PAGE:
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Business News of Thursday, 24 August 2017


Farmers undergo training to increase income

A three-day training for more than 100 actors in the maize and rice value chains is being held at Ada in the Greater Accra Region to increase income of smallholder farmers and decrease household poverty and malnutrition.

The training is to increase farmers’ income by 30 per cent; increase annual revenue by 25 per cent for up-and downstream actors; create 1,000 new jobs; and decrease households’ malnutrition by 15 per cent.

It is a project of the Green Innovation Centre (GIC) being implemented by the Ministry of Food and Agriculture, and the Deutsche Gesellschaftfur Internationale Zusammenarbelt (GIZ).

The GIC is part of the special global initiative; “ONE WORLD - No Hunger” and being funded by the German Federal Ministry for Economic Cooperation and Development (BMZ).

GIC Ghana, which operates in Brong-Ahafo, Ashanti, Volta and Eastern regions, aims at supporting smallholder farmers and agribusinesses in the maize and rice value chains through the introduction of innovations, both technical and organisational; and aimed at increasing productivity along the entire value chain, create jobs and improve rural livelihood.

Since the inception of the GIC in 2015, it had trained 20,000 farmers, established 90 demonstration plots, distribute solar hybrid balloon dryers for maize to 15 farmer communities; and refurbished training centres at Adidome Farm Institute and Wenchi.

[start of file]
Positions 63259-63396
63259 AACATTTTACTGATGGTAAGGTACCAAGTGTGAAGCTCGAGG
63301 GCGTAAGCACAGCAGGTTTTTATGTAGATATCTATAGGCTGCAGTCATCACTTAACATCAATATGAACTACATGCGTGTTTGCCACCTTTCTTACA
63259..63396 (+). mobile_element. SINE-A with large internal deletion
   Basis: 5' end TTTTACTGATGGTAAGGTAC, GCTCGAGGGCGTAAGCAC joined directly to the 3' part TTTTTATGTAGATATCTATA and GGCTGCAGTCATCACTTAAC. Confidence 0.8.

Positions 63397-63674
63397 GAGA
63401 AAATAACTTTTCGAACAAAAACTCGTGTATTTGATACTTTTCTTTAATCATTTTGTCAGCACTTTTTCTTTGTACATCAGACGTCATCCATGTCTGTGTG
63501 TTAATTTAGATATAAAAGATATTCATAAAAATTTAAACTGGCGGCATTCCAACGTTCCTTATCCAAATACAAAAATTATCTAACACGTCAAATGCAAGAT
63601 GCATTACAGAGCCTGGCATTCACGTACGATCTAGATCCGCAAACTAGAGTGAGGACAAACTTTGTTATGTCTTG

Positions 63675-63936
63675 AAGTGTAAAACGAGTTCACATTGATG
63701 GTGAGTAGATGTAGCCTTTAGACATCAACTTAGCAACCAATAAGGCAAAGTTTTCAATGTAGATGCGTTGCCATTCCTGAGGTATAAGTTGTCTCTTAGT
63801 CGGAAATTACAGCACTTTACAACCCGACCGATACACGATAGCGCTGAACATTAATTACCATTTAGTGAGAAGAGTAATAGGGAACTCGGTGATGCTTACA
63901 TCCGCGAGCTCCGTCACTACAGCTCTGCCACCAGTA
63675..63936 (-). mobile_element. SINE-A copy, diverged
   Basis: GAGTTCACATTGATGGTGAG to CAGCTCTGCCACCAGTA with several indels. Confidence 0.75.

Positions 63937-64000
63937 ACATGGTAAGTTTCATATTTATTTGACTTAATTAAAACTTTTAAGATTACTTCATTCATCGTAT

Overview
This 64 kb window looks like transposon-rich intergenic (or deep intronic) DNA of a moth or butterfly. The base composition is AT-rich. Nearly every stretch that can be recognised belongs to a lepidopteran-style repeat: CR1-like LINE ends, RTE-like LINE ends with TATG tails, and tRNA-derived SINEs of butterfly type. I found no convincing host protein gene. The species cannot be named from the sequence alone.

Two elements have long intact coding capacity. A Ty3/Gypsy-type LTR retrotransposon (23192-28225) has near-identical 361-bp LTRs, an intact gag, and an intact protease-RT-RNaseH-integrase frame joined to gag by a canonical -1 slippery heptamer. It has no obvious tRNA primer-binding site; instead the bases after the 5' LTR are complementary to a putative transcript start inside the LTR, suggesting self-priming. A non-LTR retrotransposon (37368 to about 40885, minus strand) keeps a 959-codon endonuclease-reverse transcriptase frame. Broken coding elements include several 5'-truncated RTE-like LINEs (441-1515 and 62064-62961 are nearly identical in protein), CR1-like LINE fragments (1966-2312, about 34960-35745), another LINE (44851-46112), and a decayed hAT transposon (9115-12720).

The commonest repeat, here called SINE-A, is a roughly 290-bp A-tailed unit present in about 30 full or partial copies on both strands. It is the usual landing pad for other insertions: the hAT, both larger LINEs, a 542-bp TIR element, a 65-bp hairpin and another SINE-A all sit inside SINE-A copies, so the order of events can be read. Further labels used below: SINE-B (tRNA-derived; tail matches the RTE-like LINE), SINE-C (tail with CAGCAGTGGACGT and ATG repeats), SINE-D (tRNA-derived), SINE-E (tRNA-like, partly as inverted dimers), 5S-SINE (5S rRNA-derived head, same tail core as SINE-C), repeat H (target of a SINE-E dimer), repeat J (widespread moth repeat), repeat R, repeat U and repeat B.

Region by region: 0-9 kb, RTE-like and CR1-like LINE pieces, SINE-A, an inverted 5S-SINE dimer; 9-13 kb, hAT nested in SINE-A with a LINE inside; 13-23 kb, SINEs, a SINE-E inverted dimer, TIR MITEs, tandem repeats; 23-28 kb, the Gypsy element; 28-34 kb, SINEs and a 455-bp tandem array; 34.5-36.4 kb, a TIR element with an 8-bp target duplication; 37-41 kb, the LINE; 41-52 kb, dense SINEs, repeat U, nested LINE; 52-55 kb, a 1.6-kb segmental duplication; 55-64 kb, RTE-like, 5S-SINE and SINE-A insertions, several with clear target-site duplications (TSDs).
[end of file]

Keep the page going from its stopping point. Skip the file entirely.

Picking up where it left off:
Mr William A. Quaittoo, the Deputy Minister of Food and Agriculture, who opened the training, said the GIC was consistent with the Planting for Food and Jobs programme, a priority of the Ministry of Food and Agriculture.

He urged the project team to ensure that their activities were translated into visible results for the farmers while calling on stakeholders and beneficiaries to embrace the services and technologies being propagated by GIC to increase their yields and profitability.

Mrs Verena Wiesner, the Head of Cooperation of the German Embassy, highlighted the 60-year cooperation partnership between Germany and Ghana with emphasis on agricultural development.

Mr Ami Mehl, the Israeli Ambassador to Ghana, said: “Ghana is an agrarian country and Israel is excited to share its knowledge and successful experiences, for example in irrigation, to the benefit of all Ghanaians.’’

He said farming formed only one part of agriculture and that in addition to work in the field, farming was also a business and should be treated as a science with many innovations to be implemented for best results.

Mr Mehl said Ghana had huge potentials and all stakeholders should work towards making her a leading food exporting country.

After the official opening ceremony, participants toured the Innovation Marketplace where exhibitors highlighted their activities in the maize and rice value chains.

A side attraction of the marketplace was the solar balloon dryer innovated by Pens Food Bank.

The stakeholder training is expected to have interactive discussions, which would deliberate on past GIC accomplishments and the future for the selected focus areas over the next five years.

It would also give insightful advice and recommendations, which would provide invaluable knowledge from all actors across the rice and maize value chains.

The themes chosen cover all the value chain activities of the selected commodities from production to processing and cross-cutting issues including seed systems, farmer business schools, conservation agriculture, rice parboiling, small- and medium-sized enterprises, business loops, mechanisation, and standards.